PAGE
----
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David Mallet
Michael Hutchence, Kirk Pengilly, Garry Beers, Tim Farriss, Andrew Farriss, Jon Farriss

Live Baby Live, by legendary Australian rock superstars INXS, is one of the most electrifying concerts ever filmed. Directed by David Mallet (Duran Duran, U2), Live Baby Live features all the band’s most identifiable hits performed during the sold-out UK "Summer XS" event at famed Wembley Stadium in London. Including all the hits and fan favorites, such as "Need You Tonight", "Never Tear Us Apart", "What You Need" and many more.

Rated NR

Fullscreen 1.33:1
English Dolby Digital 5.1
English DTS 5.1
English Dolby Stereo
Not Closed-captioned

Runtime: 92 min.
Price: $24.98
Release Date: 10/7/2003

• Audio Commentary with
• “Wembley XS” Documentary
• Bonus Track: “Lately”
• Photo Gallery
• Booklet


Sony 36" WEGA KV-36FS12 Monitor; Sony DA333ES Processor/Receiver; Panasonic CV-50 DVD Player using component outputs; Michael Green Revolution Cinema 6i Speakers (all five); Sony SA-WM40 Subwoofer.


INXS: Live Baby Live (1991)

Reviewed by Colin Jacobson (December 31, 2003)

Sometimes I encounter musical acts that I feel I should really like but don’t. They fit with my normal preferences and create decent work but just don’t light my fire. Into that category falls INXS. The Australian band always seemed like a gang I should enjoy, but other than one song – “New Sensation” – their music never did much for me.

Nonetheless, I felt interested to get a look at them as a live act. Actually, I once saw them in person, as they opened for the Go-go’s way back in 1984. However, I’d not heard of INXS prior to that show, and I possess absolutely no memory of their performance.

Live Baby Live documents a July 13, 1991 INXS concert at London’s Wembley Stadium. The band’s summer tour found them in support of their X album, and the 21-song DVD presents seven tracks from that record: “Suicide Blonde”, “Disappear”, “The Stairs”, “By My Side”, “Who Pays the Price”, “Know the Difference”, “Bitter Tears” and “Hear That Sound”. (An eighth X track – “Lately” – also shows up as a bonus song on this DVD.) 1987’s smash hit Kick gives us a whopping ten tunes: “Guns In the Sky”, “New Sensation”, “Need You Tonight”, “Devil Inside”, “Mediate”, “The Loved One”, “Wild Life”, “Never Tear Us Apart”, “Kick” and “Mystify”.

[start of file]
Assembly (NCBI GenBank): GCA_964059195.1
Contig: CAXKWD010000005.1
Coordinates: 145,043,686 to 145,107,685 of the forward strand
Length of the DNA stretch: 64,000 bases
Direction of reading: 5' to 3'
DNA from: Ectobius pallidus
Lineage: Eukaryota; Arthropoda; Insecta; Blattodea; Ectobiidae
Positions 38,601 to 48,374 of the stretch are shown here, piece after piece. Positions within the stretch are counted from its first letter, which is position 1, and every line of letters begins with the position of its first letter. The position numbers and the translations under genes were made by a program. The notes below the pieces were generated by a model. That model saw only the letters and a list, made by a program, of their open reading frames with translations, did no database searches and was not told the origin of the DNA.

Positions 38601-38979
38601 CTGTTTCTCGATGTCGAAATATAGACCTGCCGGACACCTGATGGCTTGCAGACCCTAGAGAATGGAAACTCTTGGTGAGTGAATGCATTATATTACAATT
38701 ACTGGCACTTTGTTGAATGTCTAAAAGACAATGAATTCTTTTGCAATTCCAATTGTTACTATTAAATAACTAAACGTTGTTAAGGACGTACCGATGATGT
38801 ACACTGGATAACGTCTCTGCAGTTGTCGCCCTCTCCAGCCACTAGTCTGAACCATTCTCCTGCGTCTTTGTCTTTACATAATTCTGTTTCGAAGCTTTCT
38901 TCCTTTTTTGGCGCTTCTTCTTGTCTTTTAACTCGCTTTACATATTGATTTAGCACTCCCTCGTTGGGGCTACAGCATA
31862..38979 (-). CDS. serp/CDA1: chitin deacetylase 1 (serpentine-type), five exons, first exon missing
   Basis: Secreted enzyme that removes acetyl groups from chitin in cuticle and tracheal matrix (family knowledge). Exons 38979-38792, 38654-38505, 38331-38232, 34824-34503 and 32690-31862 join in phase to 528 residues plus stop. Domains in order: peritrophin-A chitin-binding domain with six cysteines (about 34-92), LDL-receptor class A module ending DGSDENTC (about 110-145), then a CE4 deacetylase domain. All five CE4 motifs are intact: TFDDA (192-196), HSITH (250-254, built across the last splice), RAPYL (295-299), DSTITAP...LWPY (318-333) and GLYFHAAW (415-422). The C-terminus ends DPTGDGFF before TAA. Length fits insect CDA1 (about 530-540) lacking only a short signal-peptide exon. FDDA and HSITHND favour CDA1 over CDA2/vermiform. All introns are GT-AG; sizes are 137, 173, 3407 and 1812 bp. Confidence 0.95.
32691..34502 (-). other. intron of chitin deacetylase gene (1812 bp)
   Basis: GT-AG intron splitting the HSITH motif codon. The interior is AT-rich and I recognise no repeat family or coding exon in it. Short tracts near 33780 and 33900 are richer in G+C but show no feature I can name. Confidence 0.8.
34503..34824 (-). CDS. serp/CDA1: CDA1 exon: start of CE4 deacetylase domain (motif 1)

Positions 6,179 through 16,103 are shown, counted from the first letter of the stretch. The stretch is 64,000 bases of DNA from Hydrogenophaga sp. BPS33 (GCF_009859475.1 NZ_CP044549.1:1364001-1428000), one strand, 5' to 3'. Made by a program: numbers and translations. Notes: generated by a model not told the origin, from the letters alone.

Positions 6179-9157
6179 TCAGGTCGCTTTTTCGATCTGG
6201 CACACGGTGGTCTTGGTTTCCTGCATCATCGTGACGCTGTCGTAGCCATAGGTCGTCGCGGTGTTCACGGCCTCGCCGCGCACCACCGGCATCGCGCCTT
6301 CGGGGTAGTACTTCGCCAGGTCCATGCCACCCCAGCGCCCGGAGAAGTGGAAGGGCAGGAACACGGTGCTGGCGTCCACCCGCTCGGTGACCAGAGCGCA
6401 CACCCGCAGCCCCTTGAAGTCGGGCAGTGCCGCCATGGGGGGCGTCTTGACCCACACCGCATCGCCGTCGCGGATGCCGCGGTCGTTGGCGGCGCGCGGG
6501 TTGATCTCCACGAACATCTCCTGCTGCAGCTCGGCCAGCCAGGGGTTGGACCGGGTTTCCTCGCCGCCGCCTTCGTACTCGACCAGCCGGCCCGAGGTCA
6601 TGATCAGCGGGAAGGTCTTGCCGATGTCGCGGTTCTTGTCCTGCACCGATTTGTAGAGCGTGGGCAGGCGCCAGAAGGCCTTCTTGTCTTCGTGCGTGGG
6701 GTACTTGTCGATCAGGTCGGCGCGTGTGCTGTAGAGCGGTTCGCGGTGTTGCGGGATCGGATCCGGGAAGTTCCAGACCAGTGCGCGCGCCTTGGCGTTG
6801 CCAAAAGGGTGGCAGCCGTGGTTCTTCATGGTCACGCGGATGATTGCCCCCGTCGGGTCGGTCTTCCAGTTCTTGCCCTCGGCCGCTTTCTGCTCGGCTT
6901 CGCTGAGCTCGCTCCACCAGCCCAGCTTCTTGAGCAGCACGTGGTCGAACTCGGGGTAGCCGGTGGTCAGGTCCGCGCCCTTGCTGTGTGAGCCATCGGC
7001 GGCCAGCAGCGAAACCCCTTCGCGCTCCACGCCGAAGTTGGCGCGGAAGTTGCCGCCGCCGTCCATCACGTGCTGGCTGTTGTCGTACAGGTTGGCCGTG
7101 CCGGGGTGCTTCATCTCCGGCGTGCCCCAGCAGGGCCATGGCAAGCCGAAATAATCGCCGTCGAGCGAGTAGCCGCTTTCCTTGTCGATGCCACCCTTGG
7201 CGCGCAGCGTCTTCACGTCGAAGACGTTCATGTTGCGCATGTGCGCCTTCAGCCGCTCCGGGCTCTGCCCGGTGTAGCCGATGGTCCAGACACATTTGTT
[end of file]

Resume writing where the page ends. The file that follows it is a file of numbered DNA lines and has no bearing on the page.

That doesn’t leave room for many pre-1987 songs, but a few appear. We get the title track and “What You Need” from 1985’s Listen Like Thieves plus “Original Sin” and “Send a Message” from 1984’s The Swing. This means we get nothing at all from 1982’s Shaboo Shoobah, 1981’s Underneath the Colours, or 1980’s INXS.

For what it’s worth, Baby seems to capture INXS at their commercial and creative peak, and their confidence comes across well on stage. Actually, I’ll admit that they seem a little too pumped for the concert. At times it feels like the musicians want hard to act like rock stars but they don’t really get there.

This is mostly true for the band and not singer Michael Hutchence, who clearly enjoyed a connection to the rock god muse. One can clearly see elements of Jagger, Morrison and Tyler in Hutchence, but he doesn’t come across as an imitator. He had that big time rock singer vibe that helped tie together the band. With a lesser front man, the vamping of the others would have become unbearable, but Hutchence seems so relentlessly magnetic and watchable that he makes the experience much more enjoyable. (Other than during his fairly inane between-songs patter. Shut up and sing, Mike!)

To be sure, the band sounded pretty good this night. Since I don’t count myself as a fan, I can’t compare this performance to earlier ones, but they seemed pretty “on” during this occasion. The musicians annoyed me when I watched them, but if I sat back and simply listened, I could forget their posing and enjoy the tight connection they displayed.

Their clear bond helps make the music more enjoyable. As I noted, “New Sensation” is the only INXS song I ever really liked, and I can’t say this DVD changed my feelings terribly. I’ll probably need to let a few days lapse and see if any of the other tracks stick in my head. Right now, I can’t think of any that stand out terribly strongly, but I also can’t conjure any real duds. Instead, the songs represent fairly high quality rock.